Binding Of Hgh To Its Receptor And The Mechanism For Transmembrane Signaling By The Complex

For many years the mechanism whereby hGH transduces signal via its receptor through the membrane remained a mystery. One of the most crucial and yet surprising findings in this respect was the discovery that one hGH molecule can bind two molecules of the hGHR. Both functional (13) and crystallographic (1,14) data were used to demonstrate the stoichiometry of binding.

Mutagenesis data in conjunction with titration calorimetry, gel filtration chromatography, and a fluorescence-quenching assay were used to show that one hGH molecule can bind two receptors and that hGH has two distinct receptor-binding sites (13). The stoichi-

Active (agonist) Inactive (antagonist)

Fig. 3. Sequential dimerization mechanism for the binding of hGH to its cell surface receptor (taken from ref. 15 with permission). hGH has two receptor-binding sites labeled as Site 1 and Site 2. At low concentrations (<1 nM), hGH first binds to a receptor through its high-affinity site (Site 1). Then, through a two-dimensional diffusion process, this 1:1 complex binds to a second free receptor. This 1:2 complex triggers signal transduction. At very high concentrations of hGH, receptors can be saturated in 1:1 complexes and self-antagonism occurs.

Active (agonist) Inactive (antagonist)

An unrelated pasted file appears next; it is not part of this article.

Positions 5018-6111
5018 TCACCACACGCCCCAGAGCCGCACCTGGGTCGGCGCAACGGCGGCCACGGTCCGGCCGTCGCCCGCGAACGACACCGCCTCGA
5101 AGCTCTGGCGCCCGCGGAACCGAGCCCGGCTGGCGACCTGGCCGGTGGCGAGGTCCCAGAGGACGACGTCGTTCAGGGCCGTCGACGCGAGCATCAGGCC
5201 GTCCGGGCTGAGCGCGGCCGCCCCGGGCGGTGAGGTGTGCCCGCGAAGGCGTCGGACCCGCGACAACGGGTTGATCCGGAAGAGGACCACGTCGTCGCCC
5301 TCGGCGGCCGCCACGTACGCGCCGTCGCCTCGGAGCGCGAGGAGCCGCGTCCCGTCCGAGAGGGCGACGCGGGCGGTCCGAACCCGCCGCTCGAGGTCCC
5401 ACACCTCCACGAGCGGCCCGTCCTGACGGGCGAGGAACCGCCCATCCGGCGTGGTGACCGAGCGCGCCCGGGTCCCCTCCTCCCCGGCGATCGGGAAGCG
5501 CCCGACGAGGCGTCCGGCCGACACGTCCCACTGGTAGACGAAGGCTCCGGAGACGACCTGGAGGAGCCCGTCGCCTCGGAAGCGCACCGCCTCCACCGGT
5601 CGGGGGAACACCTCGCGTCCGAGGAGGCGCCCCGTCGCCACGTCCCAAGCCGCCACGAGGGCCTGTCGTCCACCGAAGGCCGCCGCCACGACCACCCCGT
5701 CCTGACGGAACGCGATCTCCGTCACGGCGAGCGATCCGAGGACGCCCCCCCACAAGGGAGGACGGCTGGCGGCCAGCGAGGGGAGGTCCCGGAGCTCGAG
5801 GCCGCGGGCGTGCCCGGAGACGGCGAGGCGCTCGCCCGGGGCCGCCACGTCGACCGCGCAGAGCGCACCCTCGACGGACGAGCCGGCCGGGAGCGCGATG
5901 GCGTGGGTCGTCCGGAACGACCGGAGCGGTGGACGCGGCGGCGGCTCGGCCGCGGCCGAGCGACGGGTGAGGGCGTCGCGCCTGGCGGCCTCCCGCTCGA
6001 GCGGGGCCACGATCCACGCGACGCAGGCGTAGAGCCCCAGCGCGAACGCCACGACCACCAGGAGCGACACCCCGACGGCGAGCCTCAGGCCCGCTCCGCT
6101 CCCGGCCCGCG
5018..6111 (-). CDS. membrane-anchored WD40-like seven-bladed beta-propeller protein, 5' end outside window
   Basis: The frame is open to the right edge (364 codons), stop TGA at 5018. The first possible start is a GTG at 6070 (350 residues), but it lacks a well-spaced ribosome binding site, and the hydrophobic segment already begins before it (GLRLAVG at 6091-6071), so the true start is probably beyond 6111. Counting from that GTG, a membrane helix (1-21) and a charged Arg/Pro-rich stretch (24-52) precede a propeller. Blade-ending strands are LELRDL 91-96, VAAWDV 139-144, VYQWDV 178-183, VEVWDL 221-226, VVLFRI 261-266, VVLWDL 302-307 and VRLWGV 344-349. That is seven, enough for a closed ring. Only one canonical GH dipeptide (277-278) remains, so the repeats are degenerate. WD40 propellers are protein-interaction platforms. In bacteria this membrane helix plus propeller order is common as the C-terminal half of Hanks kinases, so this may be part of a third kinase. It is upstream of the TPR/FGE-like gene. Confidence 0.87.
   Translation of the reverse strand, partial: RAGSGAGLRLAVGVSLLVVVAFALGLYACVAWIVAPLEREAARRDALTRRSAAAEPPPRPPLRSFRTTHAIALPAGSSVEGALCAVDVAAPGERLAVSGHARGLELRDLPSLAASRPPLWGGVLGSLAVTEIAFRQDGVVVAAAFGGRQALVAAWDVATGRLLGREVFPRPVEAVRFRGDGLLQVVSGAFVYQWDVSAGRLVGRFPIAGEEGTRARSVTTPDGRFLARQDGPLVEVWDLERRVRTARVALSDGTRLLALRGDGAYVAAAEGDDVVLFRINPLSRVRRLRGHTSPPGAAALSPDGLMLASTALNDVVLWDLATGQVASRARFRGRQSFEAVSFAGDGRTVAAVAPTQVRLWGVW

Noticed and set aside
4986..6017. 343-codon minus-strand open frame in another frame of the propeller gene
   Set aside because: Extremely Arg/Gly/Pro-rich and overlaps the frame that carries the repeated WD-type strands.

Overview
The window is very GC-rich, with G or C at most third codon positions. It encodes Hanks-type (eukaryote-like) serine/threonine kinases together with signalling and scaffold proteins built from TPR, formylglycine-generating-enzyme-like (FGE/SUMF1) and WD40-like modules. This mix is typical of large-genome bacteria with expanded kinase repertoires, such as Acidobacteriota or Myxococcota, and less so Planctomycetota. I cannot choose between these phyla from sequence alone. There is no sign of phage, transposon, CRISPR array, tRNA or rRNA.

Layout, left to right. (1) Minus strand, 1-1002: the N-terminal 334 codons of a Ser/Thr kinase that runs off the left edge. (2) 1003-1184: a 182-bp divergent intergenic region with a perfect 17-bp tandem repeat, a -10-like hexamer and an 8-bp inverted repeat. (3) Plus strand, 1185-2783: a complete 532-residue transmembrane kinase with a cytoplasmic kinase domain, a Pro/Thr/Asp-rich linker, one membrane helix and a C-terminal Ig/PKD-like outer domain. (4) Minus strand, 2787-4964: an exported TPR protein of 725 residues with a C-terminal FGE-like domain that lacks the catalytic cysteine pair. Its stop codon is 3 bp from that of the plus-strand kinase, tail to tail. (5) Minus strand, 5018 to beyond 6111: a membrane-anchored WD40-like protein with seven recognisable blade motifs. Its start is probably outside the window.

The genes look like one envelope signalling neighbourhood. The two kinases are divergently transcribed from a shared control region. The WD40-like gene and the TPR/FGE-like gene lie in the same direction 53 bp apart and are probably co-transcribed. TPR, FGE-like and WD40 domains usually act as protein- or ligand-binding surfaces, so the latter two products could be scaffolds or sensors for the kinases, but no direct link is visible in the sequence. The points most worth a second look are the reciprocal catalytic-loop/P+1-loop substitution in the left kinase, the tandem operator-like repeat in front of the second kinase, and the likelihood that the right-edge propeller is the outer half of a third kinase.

Fig. 3. Sequential dimerization mechanism for the binding of hGH to its cell surface receptor (taken from ref. 15 with permission). hGH has two receptor-binding sites labeled as Site 1 and Site 2. At low concentrations (<1 nM), hGH first binds to a receptor through its high-affinity site (Site 1). Then, through a two-dimensional diffusion process, this 1:1 complex binds to a second free receptor. This 1:2 complex triggers signal transduction. At very high concentrations of hGH, receptors can be saturated in 1:1 complexes and self-antagonism occurs.

ometry of binding was further supported by analysis of components found in crystals of hGH and the extracellular domain of hGHR (14). The two receptor-binding sites on hGH are referred to as Site 1 and Site 2. Through the use of mutagenesis data it was demonstrated that receptor binding occurs sequentially (Fig. 3) (13,15); hGH first associates with an hGHR to form a 1:1 complex through Site 1, the high affinity site. This complex is then capable of binding a second receptor through Site 2 of hGH. Significant hGHR-hGHR contacts also contribute to the stability of the ternary complex. No evidence exists for the formation of a 1:1 complex through Site 2.

Fig. 4. The crystal structure of the 1:2 complex of hGH with its receptor (modified from ref. 1). The two receptor binding sites on hGH are shown as shaded areas and are labeled as Site 1 and Site 2. Approximately 1300 A2 of hGH is buried at the Site 1 receptor interface, whereas only 900 A2 of hGH is buried between the hormone and receptor at Site 2. Additionally, the contact surface between the C-terminal domains of each receptor is shown. This receptor-receptor interface constitutes about 500 A2 of buried surface area at Site 2.

Fig. 4. The crystal structure of the 1:2 complex of hGH with its receptor (modified from ref. 1). The two receptor binding sites on hGH are shown as shaded areas and are labeled as Site 1 and Site 2. Approximately 1300 A2 of hGH is buried at the Site 1 receptor interface, whereas only 900 A2 of hGH is buried between the hormone and receptor at Site 2. Additionally, the contact surface between the C-terminal domains of each receptor is shown. This receptor-receptor interface constitutes about 500 A2 of buried surface area at Site 2.